It will be interesting to look at the figures in a couple of years' time, because I don't think these increases will make any difference to people determined to go on a bender, but will rather add yet another burden to pubs - many of which are already suffering greatly from the smoking ban - causing many community pubs to close.
Binge drinking is essentially a symptom of a social and political crisis, a sign of powerless people railing against a system which pressurises them from school upwards into a materialist conformity, and which is deeply hypocritical over the environment - seeking and encouraging immediate pleasure.
Increased duty won't solve the problem at all, but it is possible that the politicians already suspect this.
BILL HAYMES By email
Kidney transplant patient dilemma
Dear Editor, World Kidney Day this week will rightfully highlight the plight of the 8,000 people in the UK currently awaiting a transplant. But what happens to those thousands who are not transplanted due to organ shortage or individual medical history?
There are over 6,500 people currently waiting for a kidney transplant, of whom less than 25 per cent will be lucky enough to receive one this year. There are 41,776 people in the UK receiving RRT according to the most recent Renal Registry Report. Although the majority of these will be eligible for a kidney transplant in the future, whilst they are waiting they have only two choices - hospital or home-based dialysis.
Current health policy relating to the care of patients advocates delivering care closer to the patient's home. With current dialysis capacity issues and a focus on patient choice, shouldn't more patients be able to choose a home-based treatment?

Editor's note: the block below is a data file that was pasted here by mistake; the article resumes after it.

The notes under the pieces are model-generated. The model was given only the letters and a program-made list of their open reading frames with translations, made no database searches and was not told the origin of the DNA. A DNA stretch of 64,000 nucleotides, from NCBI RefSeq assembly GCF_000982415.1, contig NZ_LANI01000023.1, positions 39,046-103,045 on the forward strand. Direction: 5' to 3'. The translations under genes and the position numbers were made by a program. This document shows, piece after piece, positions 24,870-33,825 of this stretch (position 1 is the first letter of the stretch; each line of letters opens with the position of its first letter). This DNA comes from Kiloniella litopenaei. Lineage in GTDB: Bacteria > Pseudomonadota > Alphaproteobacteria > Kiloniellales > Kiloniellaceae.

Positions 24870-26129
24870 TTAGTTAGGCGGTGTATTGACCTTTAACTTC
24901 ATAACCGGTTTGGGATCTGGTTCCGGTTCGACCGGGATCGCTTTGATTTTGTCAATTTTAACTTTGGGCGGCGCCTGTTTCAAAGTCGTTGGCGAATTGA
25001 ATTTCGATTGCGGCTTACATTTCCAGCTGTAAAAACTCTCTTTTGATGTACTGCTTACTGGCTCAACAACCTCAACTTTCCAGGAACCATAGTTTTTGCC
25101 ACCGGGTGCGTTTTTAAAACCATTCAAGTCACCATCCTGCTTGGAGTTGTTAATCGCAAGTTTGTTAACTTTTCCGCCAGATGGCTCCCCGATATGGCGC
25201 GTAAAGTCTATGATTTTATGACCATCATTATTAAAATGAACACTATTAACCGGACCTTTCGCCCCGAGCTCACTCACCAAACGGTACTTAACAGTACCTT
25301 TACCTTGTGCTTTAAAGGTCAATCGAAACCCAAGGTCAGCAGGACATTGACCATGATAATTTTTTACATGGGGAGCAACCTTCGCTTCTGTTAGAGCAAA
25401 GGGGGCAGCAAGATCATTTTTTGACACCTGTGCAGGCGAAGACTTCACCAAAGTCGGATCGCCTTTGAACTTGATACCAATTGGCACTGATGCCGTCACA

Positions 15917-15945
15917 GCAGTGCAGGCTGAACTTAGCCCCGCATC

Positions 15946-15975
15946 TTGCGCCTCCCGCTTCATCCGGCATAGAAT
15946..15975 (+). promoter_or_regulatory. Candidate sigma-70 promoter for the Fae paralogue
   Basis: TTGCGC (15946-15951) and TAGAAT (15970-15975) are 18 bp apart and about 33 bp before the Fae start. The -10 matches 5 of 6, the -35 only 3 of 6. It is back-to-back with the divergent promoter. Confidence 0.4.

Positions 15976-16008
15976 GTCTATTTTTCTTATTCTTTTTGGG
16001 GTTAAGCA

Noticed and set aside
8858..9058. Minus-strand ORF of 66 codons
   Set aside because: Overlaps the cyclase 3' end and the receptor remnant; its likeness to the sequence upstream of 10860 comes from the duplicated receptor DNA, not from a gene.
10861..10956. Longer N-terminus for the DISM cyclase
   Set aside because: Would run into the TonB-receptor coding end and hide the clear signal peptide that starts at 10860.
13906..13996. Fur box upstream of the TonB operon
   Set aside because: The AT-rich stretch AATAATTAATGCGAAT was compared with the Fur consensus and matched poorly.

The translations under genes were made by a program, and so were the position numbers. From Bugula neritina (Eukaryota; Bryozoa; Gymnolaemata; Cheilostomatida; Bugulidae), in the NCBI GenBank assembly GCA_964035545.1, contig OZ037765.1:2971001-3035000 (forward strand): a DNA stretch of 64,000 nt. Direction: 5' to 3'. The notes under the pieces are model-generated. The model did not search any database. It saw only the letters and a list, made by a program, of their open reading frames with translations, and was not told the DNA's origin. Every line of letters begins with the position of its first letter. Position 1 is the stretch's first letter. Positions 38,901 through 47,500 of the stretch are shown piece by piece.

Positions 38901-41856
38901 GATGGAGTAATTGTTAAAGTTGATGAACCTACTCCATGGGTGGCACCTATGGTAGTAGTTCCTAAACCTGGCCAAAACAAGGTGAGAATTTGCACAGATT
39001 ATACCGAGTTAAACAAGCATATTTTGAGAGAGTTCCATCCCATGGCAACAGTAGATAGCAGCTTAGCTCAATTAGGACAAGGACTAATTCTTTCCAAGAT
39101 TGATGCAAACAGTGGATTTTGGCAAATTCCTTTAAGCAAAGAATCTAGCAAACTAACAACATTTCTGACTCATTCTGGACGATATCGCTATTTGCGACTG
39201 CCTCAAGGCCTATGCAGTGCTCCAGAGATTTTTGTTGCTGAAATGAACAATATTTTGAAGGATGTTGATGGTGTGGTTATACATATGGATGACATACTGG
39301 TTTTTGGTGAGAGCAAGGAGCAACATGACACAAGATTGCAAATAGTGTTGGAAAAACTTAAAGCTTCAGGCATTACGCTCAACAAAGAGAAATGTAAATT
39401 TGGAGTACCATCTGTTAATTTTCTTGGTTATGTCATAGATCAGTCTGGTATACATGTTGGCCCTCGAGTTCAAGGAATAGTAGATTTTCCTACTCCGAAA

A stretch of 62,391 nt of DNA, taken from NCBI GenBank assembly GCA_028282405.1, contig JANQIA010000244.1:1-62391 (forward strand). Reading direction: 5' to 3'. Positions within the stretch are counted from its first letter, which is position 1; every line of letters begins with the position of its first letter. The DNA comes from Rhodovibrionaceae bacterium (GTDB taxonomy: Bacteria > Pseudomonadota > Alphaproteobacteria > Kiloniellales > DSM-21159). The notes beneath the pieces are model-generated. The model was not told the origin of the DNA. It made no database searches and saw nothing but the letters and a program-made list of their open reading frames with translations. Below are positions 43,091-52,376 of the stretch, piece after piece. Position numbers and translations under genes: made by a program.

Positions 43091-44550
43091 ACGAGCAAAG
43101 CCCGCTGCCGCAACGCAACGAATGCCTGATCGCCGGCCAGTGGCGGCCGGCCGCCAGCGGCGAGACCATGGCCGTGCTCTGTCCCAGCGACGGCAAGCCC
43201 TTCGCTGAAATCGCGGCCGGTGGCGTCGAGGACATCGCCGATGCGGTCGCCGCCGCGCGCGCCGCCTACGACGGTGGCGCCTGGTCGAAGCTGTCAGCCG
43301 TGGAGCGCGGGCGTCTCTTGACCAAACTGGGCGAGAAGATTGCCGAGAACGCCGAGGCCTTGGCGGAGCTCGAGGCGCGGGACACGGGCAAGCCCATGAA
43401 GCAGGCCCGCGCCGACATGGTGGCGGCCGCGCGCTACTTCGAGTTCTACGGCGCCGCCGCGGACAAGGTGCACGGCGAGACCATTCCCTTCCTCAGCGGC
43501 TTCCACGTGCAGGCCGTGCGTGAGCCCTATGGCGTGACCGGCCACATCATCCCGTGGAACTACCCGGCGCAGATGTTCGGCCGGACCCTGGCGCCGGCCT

STEPHANIE TOD Dialysis Options
Any lengths for safety
Dear Editor, If I have understood things correctly, West Midlands International Airport Ltd now accepts that the runway at Coventry Airport is too short for the site. However, rather than shorten the runway to an acceptable length, it appears to have got Warwick District Council to install traffic lights on adjacent roads for use when planes are blasting around the area.
Is this really what a safe British airport should be doing?
Coventry already has the shortest safety area in the UK, being only 90 metres instead of the Civil Aviation Authority's recommended 240 metres.
Can users of these roads and airport read the risk assessment report?
Why was no risk assessment included in the public inquiry?
MARTIN CLIVE-SMITH Leek Wootton
Just the tonic for boring NEC
Dear Editor, What good news it is to hear that the NEC is to be redeveloped.
I go to see a lot of bands and regard the NEC as one of the worst concert venues in the region.
It may be the largest, but it so ugly and boring looking from the outside. Once inside it lacks character and atmosphere.
A revamp is exactly what is needed to ensure the venue does not suffer a gradual decline. I particularly like the idea of a tall tower. It would be good if it was visible from the M42. Thousands of motorists would see it every day as they sit in traffic.
LEWIS LUCAS Kings Heath